Can You Spoil a Baby?

Sometimes you need to cater to your baby's every whimper; at other times, you need to let him figure things out on his own.

Where's the Risk?

Before I had my first baby, I made a vow: I would never become an infant-indulging pushover. I had watched in horror as my friends jumped up every time their babies burped or whined, and I was certain that I had more fortitude than that. But you can probably guess the second half of this story: I had a baby -- and did all the same things.

With each new transgression, I shuddered at the thought of raising a spoiled child. But, according to experts, most of my worries were baseless. "During the first six months, it's really impossible to spoil a child," reassures David Mrazek, M.D., chairman of psychiatry and psychology at the Mayo Clinic, in Rochester, Minnesota. "Meeting an infant's need to be comforted, held, and fed in a predictable fashion helps him feel secure and builds a loving relationship between parent and child. It does not lead to spoiling."

Responding to your toddler also fosters independence, says Peter Gorski, M.D., an assistant professor of pediatrics at Harvard Medical School, in Boston, and chairman of the American Academy of Pediatricians' National Committee on Early Childhood, Adoption, and Dependent Care. "A child will be more willing to explore boundaries and explore his world if he knows he can depend on his parents," Dr. Gorski says.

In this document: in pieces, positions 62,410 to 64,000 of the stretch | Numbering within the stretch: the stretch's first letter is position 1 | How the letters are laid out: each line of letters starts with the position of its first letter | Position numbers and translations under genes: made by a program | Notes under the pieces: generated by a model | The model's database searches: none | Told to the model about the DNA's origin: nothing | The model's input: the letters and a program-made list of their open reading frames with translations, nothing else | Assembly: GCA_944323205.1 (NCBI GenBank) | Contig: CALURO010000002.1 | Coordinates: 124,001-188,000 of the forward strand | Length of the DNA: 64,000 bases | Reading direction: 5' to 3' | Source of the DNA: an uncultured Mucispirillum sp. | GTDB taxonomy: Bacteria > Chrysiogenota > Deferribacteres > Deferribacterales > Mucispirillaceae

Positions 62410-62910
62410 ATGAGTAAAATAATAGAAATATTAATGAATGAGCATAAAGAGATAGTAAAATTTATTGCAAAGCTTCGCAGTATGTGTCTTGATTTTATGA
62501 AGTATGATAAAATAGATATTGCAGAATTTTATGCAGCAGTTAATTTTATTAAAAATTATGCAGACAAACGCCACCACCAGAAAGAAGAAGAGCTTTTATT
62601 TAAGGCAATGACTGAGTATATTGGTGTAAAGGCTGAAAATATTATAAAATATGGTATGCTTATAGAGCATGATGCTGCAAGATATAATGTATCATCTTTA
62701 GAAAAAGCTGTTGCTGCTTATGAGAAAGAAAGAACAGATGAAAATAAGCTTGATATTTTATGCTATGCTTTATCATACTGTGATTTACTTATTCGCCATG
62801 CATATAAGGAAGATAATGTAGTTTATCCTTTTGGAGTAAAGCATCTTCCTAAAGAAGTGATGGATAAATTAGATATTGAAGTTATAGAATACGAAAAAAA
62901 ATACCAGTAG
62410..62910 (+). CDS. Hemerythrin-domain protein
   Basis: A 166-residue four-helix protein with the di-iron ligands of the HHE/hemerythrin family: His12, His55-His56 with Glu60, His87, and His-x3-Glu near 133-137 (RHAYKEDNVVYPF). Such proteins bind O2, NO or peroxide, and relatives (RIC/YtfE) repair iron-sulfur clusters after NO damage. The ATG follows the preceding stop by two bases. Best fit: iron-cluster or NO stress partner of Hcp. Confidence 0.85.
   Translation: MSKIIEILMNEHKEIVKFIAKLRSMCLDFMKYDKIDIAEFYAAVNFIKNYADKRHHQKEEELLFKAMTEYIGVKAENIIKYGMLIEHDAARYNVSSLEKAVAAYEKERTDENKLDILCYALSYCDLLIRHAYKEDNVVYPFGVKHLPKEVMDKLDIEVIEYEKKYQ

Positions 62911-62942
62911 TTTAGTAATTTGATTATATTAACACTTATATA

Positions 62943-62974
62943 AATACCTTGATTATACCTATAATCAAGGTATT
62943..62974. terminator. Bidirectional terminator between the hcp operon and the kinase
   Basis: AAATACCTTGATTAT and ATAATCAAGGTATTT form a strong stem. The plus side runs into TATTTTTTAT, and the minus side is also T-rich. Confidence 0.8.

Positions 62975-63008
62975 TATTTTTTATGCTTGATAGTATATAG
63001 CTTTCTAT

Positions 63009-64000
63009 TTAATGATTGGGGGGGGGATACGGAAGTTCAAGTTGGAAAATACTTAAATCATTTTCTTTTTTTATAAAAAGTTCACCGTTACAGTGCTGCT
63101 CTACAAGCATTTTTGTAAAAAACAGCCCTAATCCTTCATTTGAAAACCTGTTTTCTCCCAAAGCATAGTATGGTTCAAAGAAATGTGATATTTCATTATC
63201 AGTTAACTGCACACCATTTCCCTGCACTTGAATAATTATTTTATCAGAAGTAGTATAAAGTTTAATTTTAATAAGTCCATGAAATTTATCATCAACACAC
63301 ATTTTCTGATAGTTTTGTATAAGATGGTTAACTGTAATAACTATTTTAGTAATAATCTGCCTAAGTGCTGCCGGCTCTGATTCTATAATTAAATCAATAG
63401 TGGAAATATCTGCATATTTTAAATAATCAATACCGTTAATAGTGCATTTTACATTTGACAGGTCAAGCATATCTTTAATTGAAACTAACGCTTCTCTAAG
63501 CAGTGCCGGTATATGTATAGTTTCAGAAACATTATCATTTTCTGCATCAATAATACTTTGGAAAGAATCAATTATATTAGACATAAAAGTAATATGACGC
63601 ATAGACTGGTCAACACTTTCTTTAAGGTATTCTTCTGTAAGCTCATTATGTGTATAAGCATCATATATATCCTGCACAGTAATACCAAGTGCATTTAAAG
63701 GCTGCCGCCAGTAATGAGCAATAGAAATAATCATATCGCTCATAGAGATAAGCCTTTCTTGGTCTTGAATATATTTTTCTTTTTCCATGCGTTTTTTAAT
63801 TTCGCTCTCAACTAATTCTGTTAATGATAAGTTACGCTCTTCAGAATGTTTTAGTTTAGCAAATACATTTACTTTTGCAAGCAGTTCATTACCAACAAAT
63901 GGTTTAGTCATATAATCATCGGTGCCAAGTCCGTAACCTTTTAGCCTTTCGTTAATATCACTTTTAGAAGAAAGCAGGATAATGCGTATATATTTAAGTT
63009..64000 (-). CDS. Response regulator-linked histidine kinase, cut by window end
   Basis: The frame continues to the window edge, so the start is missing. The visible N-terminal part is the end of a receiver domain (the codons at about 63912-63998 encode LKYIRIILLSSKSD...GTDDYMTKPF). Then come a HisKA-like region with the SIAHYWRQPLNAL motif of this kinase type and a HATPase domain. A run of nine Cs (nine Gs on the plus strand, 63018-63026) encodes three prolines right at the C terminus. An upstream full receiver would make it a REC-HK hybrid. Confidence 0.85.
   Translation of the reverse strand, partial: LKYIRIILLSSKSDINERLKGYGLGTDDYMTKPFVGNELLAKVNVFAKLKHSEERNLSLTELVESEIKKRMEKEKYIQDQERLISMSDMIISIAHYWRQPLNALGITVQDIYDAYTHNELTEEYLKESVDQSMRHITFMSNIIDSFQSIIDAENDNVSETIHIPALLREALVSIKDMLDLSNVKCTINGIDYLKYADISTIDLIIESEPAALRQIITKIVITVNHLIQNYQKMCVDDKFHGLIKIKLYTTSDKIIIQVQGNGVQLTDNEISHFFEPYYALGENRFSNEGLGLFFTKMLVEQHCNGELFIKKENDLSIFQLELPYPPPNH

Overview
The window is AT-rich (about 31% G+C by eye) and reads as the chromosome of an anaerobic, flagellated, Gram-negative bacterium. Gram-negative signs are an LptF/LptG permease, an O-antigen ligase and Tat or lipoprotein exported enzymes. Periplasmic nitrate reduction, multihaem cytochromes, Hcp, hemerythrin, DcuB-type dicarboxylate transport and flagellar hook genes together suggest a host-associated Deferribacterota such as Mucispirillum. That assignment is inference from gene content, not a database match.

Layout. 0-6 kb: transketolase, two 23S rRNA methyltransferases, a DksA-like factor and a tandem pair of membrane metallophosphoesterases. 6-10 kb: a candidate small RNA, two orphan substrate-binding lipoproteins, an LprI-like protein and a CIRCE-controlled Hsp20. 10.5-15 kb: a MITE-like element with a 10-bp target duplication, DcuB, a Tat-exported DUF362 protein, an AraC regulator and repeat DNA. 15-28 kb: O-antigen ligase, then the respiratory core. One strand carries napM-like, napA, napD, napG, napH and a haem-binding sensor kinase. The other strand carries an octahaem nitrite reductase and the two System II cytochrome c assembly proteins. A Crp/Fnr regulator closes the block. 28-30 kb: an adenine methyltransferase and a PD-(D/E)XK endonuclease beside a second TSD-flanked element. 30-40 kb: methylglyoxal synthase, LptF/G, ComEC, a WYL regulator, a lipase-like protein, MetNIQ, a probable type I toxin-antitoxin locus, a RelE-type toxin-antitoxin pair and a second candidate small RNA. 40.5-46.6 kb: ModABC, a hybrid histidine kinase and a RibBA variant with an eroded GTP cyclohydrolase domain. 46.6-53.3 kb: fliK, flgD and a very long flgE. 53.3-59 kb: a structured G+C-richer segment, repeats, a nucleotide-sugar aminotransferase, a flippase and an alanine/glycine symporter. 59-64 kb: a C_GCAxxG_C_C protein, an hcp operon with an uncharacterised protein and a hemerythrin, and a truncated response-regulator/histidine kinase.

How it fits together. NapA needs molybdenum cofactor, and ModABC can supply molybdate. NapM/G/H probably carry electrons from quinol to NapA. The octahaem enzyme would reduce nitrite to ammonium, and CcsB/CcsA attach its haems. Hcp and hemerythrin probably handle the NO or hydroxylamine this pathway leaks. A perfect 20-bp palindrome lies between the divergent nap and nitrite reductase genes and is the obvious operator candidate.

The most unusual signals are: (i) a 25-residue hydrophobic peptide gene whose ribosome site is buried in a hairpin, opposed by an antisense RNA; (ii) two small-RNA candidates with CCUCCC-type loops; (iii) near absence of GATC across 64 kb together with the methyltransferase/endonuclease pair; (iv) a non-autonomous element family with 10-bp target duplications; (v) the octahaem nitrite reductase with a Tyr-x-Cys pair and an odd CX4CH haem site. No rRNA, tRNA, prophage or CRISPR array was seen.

It's not until the second half of a baby's first year that the risk of spoiling even begins. That's when you may find it necessary to make a few adjustments. "At this point in development, children need to learn to trust themselves as well as their caregivers," says Ester Schaler Buchholz, Ph.D., author of The Call of Solitude: Alonetime in a World of Attachment (Simon & Schuster, 1997). "Of course, your baby still needs your care and love. But he also needs to start figuring things out for himself."

Obviously, this is often easier said than done. "Our older son, Gregory, always wanted to sleep with us," says Amy Pentz, of Suffield, Connecticut. "At first, we thought it was cute, but eventually we wanted a decent night's rest ourselves. It was a nightmare getting him to sleep in his crib. When our second son, Jackson, was born, we helped him go to sleep in his crib from the start."

Fostering independence, however, is not the only way to stop spoiling in its tracks. Here, three top tips.

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